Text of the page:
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Hate Incidents and Hate Crime

Cauldwell Campus students

What is a Hate Incident and a Hate Crime?

Currently there are five characteristics that are given special protection, and are the characteristics that hate crimes can be committed based upon. 

The police and Crown Prosecution Service define hate crimes and hate incidents as being motivated by hostility or prejudice based on one of the following: 

  • Disability  
  • Race 
  • Religion  
  • Transgender identity  
  • Sexual orientation 
What is a Hate Incident?

There is a difference between a hate crime and a hate incident. 

A hate incident is any incident which the victim, or anyone else, thinks is based on someone’s prejudice towards them because of their race, religion, sexual orientation, disability or because they are transgender.

Not all hate incidents will amount to criminal offences, but it is equally important that these are reported. 

Hate crimes are criminal offences, whilst Hate incidents refer to incidences that are motivated by specific characteristics, but do not constitute criminal offences (ie no law is broken). For example: 

  • Verbal abuse eg name-calling and offensive jokes.  
  • Harassment.  
  • Bullying or intimidation.  
  • Threats of violence.  
  • Abusive phone or text messages.  
  • Online abuse on social media. 
  • Displaying or circulating discriminatory literature or posters.  
  • Harm or damage to things such as your home, pet, or vehicle.  
  • Throwing rubbish into a garden  
  • Malicious complaints, for example over parking, smells or noise 

Important to note: Something is a hate incident if the victim or anyone else thinks it was carried out because of hostility or prejudice based on one of these characteristics.

 This means that if the victim believes something is a hate incident, it should be recorded as such by the person it is being reported to.
 

What is a Hate Crime?  

Any criminal offence which is perceived by the victim or any other person, to be motivated by hostility or prejudice based on a person’s race or perceived race; religion or perceived religion; sexual orientation or perceived sexual orientation; disability or perceived disability and any crime motivated by hostility or prejudice against a person who is transgender or perceived to be transgender.

A criminal offence is something that breaks the law.  Some examples of criminal offences include:  

  • Assaults 
  • Criminal damage 
  • Harassment  
  • Murder 
  • Sexual Assault  
  • Theft 
  • Fraud  
  • Burglary  
  • Hate mail. 
  • Harassment  

 

 

I have been affected by a Hate Incident and/or a Hate Crime

If you have been a victim of a Hate Incident and/or a Hate Crime, it may be hard to know what to do or how to feel. That’s okay. 

What happened was not your fault, you’re not alone, and what you do next is your choice

Are you in Immediate Danger? 

Report and Support is not an emergency reporting tool. 

If you are in immediate danger or seriously injured: 

  • On Campus, during office hours, call the Safeguarding Team: For Bedford sites 01234 291888, for Tresham sites01536 413004  
  • If you are Deaf, deafened, hard of hearing or have a speech impairment, please send a text message, starting the message with the word safe to 07860 097683, this is available during office hours.
  • Off Campus, Emergency Services: 999 
Find a Safe Space  
  • Safe Place Scheme:The Safe Place Scheme establishes a safe location on campus, providing support following a violent, hateful or harassing incident. The scheme is intended to facilitate:  
  • Access to emergency support/security  
  • Signposting to reporting & support services  
  • A safe place to wait – these can be found in Student Services, the wellbeing zones and LRC’s 
  • A Safe Space: If you cannot access one of these safe places, then try to find a space which makes you feel most comfortable and safe from harm.  
  • What is a Hate Incident and/or a Hate Crime? You may find it useful to think about what is meant by a Hate Incident and/or a Hate Crime, and examples of these behaviours.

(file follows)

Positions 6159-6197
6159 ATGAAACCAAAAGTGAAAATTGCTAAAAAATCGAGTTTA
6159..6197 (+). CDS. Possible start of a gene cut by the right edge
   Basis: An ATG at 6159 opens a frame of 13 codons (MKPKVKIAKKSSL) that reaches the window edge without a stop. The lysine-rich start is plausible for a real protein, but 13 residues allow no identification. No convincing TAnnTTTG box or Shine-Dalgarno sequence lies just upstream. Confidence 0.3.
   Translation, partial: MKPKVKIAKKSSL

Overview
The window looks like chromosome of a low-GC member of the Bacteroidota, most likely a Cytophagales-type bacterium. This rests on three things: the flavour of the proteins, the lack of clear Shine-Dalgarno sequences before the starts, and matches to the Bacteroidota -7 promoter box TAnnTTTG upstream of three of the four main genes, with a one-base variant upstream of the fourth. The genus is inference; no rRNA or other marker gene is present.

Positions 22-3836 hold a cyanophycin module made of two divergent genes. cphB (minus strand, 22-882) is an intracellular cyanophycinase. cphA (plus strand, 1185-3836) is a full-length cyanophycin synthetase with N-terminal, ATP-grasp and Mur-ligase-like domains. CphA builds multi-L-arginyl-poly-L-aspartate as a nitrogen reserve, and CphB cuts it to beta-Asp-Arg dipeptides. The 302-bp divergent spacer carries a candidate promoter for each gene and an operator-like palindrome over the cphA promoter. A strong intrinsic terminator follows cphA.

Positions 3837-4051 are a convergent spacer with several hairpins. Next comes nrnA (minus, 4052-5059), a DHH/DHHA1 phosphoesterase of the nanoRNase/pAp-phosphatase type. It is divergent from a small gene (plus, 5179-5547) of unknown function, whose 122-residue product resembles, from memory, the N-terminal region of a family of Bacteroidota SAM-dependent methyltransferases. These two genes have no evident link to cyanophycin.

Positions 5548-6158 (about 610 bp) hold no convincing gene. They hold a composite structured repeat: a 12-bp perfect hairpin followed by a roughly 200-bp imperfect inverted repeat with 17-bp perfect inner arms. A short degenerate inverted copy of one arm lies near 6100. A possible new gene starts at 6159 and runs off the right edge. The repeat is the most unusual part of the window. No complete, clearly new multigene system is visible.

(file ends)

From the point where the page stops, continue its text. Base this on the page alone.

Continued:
I would like to speak to someone about my options

If you are not in immediate danger, currently feel safe from harm and do not need to report an emergency – then speaking to someone about your options is a great place to start. 
 

  • Report and Support:If you submit a report with details, we will respond within 2 College Working Days. Your report will not trigger a formal complaints process, and an advisor will confidentially speak to you about both your reporting and support options. You will never be forced to submit a report to the police, or a Formal Complaint to the College- as this is your choice. All help and advice from unions is independent of The Bedford College Group 
  • Victim Support:is the independent charity for people affected by crime and traumatic events in England and Wales. Their support is free and confidential.
I would like to formally report what happened 

It is entirely within your right to formally report Hate Incidents and/or Hate Crimes. You can formally report something to the College and/or the police if it constitutes a criminal offence.  

  • Report and Support:If you submit a report with details, an advisor will be in touch within 2 College Working Days. Advisors can help outline your formal reporting options (for both students and staff), as well as describing what these processes might look like and what an investigation would entail. Advisors in particular, can help support students from the start to finish of any formal reporting route.  
  • Report a Hate Crime to the Police: If you are not in immediate danger but would like to report a Hate Crime to the police you can use their online reporting tool- True Vision. True Vision has been developed so that you can report hate crimes online – you do not have to visit a police station to report. 
    The police take hate crime very seriously and will record and investigate this offence even if you do not want to give your details. You may also specify how you want to be contacted and if contacting you would cause you any difficulties.  The police will not pass on your details without your consent and we would urge you to give your details when you report. 
     
I would like emotional or more general support 

If you would like to speak to someone about how the incident(s) has emotionally affected you, or you would like to use some of the support services below for self-care, that is okay. 

  • Report and Support:If you submit a report with details, an advisor will be in touch within 2 College Working Days. Please remember that submitting a report with details through Report and Support, means that someone will be able to personally talk you through your support options and tailor advice to your needs. You will never be forced to submit a formal report.  
  • Wellbeing Support Services:The College’s Student Services Teams, and Personal Achievement Tutors can support you with practical and emotional issues impacting your wellbeing or mental health and aspects of College life, including referrals for counselling support.